Remember that middle school break up that left you absolutely devastated? You were never going to find anyone else to “love” and your heart was shattered into a million pieces. It was the end of the world. You passed him/her in the hallway and the pain was renewed all over again. You might say you had no hope of finding anyone as good, let alone better than they were.
Now as adults, we are screaming thank goodness I didn't end up with so-and-so (except my few friends that actually married their first girlfriend from freshman year). Those hopeless days and weeks are so trivial now and we are reminded at how we are so quick to be swept away by our emotions in the moment.
Heartbreak is rarely accompanied with hope. The sting is often so deep and so painful it mutes any positive thoughts.
The end of this season for the Memphis Grizzlies was heartbreak. Down Jaren Jackson Jr., Tyus Jones and Justise Winslow, the stubborn bears from Beale Street almost forced a winner-take-all game for the eight seed after allowing their 3.5 game lead slip away. This heartbreak hit a little different because there was hope attached. This ending uniquely hurt for more than just the two weeks in the bubble.
The bubble was just a microcosm of the Grizzlies season as a whole.
The Grizzlies finished this 9 game stretch with a 2-7 record and .222 win%. Ugly, yet inspiring. But how could that record bring hope, you ask? It’s a combination of not being a prisoner of the moment and not being a box score only fan.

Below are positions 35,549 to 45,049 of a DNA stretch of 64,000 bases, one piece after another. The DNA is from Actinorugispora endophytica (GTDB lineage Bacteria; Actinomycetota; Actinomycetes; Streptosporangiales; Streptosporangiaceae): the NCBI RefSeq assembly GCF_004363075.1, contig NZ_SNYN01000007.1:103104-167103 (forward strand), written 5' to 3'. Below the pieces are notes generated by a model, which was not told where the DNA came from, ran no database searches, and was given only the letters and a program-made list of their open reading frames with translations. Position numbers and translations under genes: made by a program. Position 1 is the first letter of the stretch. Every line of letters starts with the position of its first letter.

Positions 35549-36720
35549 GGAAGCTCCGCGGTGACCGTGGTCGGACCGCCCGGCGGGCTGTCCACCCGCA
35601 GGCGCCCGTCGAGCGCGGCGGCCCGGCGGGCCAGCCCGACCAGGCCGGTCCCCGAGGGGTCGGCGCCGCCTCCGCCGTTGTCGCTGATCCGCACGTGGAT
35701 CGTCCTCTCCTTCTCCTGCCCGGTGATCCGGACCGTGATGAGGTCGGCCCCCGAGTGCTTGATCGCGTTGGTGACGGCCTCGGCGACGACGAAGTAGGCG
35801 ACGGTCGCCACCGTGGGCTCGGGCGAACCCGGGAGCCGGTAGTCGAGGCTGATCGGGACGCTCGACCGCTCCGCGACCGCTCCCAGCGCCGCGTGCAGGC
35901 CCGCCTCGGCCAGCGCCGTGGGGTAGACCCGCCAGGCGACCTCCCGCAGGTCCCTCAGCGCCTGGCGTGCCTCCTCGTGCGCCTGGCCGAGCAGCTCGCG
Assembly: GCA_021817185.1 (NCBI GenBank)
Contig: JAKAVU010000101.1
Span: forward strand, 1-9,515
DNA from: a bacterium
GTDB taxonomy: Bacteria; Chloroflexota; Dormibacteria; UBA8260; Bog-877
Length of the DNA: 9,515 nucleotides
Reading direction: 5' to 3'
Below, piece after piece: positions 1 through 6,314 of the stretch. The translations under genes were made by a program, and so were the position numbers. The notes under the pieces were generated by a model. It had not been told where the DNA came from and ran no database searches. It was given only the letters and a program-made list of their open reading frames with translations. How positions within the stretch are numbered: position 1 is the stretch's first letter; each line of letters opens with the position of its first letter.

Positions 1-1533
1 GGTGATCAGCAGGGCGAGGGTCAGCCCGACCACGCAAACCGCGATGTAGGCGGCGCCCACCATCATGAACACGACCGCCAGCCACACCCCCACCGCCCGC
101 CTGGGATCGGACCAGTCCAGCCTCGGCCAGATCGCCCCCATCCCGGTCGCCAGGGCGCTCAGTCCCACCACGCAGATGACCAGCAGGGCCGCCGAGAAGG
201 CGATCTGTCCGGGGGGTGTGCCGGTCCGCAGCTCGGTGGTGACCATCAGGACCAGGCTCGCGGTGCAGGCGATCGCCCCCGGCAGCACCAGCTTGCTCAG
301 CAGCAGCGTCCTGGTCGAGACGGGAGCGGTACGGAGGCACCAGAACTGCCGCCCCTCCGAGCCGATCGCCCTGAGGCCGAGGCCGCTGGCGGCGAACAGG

The Grizzlies began their 2019-20 campaign going 2-7 in their first 9 games, exactly what they did in the bubble. Despite face planting out of the gate, when the NBA ended in March and the Grizzlies season ended with optimism — something you could not say after the last game in the previous two seasons.
The tail end of the Grit and Grind era seemed like Mike Conley and Marc Gasol were just hanging on, the disappointment level was high when the two talents could not continue making playoff runs. The vibe in Memphis seemed to be an understanding that this time was ending, then the Grizzlies lost the lottery falling to the four spot. It was hard to see the greener grass.
After the slow start for this young team and young coach, things began to click in January when they rattled off 7 straight wins and 12 of 15. It took time, much like a good whiskey needing to age, the Memphis Grizzlies just needed to age. Heck, half the roster can barely vote, let alone buy some whiskey.
In the bubble it took time. We must not overlook the massive hole Tyus Jones left on the court. His absence took time for the team to figure out rotations and where they fit in. They spent the training camp integrating Justise Winslow, then had to undo all of that.
Even with the adversity, the injuries to Jaren during the regular season and the bubble, the lack of experience — all of it— this season ended with hope, echoed by the young star:
It is ok to be disappointed. Each season begins with hope and this season brought more hope than others with the promise that Ja Morant and Jaren Jackson Jr. brought, but this seasons ends with hope inside the disappointment because the adversity will only drive these two young stars.
Vegas odds had the Grizzlies winning only 27.5 games this season and many picking them to finish last. Inside the bubble, Vegas had Memphis favored only against the Spurs (later against the Bucks also, but only because Giannis head butted his way out).
Even in the losses, the Grizzlies showed promise. This was a team that was never out and would never back down. This was a season about learning and the bubble only intensified that theme.
The bubble was rough. Finishing 2-7 is awful. But the bubble was a perfect picture of the season as a whole. A young team struggling out of the gate, only to piece it together through adversity leaving the end disappointed, but hopeful.